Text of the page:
OPINION: Marketing Society - Beggars today know power of marketing arts

Hooded and hunched on the pavement, her skirts were pulled up to the knee to reveal one deformed leg and foot. Hand outstretched; eyes downcast.

Hooded and hunched on the pavement, her skirts were pulled up to

the knee to reveal one deformed leg and foot. Hand outstretched; eyes

downcast.



’Pity my deformities and give me your money,’ was the wordless

message.



She might have added: ’I am exploiting your sympathy for monetary

gain.’



Echoes of Hogarth’s London or an Eastern souk you might think, but in

fact it was Oxford Street in mid April. In the rags and flesh it was

shocking and embarrassing.



Charity advertisements of emaciated children in the daily newspapers, on

advertising hoardings or the television screen, we are used to, inured

to, even.



Grim expressions and starved bodies have become an advertising

convention.



Nonetheless, we recognise the form - ignore the substance - so that,

despite charity fatigue, we still give. The generous British public

gives between pounds 5bn and pounds 6bn to charity each year.



In contrast to media begging, the public display of mutilations on the

pavement is a different genre, but part of a wider scenario in which

pity is the motivator.



I was once handed a note in the Paris metro by a North African boy aged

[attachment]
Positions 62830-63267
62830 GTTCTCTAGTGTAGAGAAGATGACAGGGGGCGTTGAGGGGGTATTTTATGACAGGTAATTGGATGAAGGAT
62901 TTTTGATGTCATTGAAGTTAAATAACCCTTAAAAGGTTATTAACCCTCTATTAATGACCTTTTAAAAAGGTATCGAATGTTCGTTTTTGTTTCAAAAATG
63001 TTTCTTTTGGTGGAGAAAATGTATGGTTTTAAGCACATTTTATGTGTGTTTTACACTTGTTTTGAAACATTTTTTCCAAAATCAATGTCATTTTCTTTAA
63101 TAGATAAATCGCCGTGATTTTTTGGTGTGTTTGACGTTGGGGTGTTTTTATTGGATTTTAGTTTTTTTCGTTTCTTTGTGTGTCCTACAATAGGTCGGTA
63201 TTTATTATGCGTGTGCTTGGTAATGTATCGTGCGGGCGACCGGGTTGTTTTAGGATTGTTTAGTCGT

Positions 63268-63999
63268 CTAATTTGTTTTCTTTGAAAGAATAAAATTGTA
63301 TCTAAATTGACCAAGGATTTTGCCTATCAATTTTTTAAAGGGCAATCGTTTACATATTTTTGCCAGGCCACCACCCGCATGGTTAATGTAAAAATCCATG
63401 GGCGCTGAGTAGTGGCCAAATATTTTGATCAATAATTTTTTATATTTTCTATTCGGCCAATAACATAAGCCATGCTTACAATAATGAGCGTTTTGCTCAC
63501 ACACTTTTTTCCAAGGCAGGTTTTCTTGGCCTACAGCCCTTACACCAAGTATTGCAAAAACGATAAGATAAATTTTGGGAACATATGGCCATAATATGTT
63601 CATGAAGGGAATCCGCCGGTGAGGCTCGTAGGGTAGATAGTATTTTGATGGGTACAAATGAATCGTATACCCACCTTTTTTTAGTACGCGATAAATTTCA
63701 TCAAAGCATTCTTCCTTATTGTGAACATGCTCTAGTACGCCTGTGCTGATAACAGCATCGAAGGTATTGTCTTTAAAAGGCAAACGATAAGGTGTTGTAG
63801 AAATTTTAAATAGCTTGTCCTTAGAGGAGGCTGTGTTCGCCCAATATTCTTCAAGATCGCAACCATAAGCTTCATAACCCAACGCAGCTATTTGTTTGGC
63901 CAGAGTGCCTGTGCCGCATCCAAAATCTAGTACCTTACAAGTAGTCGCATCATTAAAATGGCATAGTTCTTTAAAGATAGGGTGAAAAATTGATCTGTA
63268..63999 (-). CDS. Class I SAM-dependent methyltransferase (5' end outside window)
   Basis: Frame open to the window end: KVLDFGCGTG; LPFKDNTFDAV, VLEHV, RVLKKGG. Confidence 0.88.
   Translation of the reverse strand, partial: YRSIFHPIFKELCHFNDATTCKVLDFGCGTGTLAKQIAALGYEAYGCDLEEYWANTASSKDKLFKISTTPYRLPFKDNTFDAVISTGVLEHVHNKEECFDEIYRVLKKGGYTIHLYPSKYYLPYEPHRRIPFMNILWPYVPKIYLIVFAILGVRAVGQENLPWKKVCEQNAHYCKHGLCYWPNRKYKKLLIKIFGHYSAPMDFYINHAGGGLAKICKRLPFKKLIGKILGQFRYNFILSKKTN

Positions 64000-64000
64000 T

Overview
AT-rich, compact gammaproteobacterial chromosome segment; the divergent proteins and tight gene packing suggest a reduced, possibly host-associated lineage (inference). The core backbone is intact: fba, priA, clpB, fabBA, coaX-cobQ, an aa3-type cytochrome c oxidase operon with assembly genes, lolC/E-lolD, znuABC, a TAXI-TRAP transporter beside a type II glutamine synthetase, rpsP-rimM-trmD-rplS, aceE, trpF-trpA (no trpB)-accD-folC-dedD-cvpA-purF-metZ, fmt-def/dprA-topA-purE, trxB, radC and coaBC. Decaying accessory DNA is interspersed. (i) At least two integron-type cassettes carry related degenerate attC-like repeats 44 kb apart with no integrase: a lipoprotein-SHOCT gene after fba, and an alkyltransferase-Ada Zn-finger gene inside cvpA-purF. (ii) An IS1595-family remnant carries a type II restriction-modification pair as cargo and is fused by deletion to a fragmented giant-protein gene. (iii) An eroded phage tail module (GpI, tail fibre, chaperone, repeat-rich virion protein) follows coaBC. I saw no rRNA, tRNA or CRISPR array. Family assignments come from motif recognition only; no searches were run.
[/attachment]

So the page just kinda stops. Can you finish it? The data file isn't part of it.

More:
about 13. It said: ’I am deaf and dumb. I have no parents. I need money

to return to my country. Please help me’. Since then I have seen many

similar notes and have become cynical.



What a clever idea, though? Deaf and dumb means he can’t be quizzed, or

reply. His story stands, unquestioned and unquestionable, on the grubby

paper.



An interesting subtext, too, with a xenophobic undertone: ’Give me money

and I will remove myself from your society’. He, or his beggar masters,

understand you better than you understand yourself.



With the unerring instinct of a confidence trickster, beggars show a

basic understanding of human psychology that seems rarely to fail. Pity,

fear and prejudice are all brought into play.



The haggard man on the blanket draws our sympathy, and coins, because of

the cute, watchful dog at his side; the wino outside Westminster

Cathedral catches us in pious mood; the gypsy outside the tube with the

sleeping baby (drugged, they say) makes us think of our own

children.



So simple; so effective. So market-wise. But modern begging employs a

gamut of sophisticated techniques.



Private Eye runs a whole column of begging small ads each fortnight -

complete with bank and building society account numbers for easy

transfer.



How about: ’Funding required for new wife, please help. First

Direct ...’ What an opportunity for e-commerce?



In last year’s Royal Society of Arts Christmas catalogue - with its posh

silk scarves, pencils and calendars - the introduction disdainfully

notes: ’Today, adjectives such as ’exclusive’ and ’unique’ have become

devalued verbal currency because of the exaggerations and even outright

mendacity of marketing and media wordsmiths.’ (That’s you he’s writing

about.)



It rather spoilt the high-minded effect by adding that: ’We are

particularly fortunate at the RSA ... in being able to produce a

beautiful range of gifts that particularly justify an exclusive label

and where many are also limited editions’.



In short, marketing speak has become common currency. Phrases such as

’up-market’, ’market share’, ’share of voice’ are regularly used in the

popular media, where the reading age is 15 years or less, and it is

expected they will be understood.



To distort Sir Edward Heath’s famous statement: ’We are all marketers

now.’ Even the poor.



Eugene Bacot is a director of Oakes Bacot Public Relations and a member

of the Marketing Society.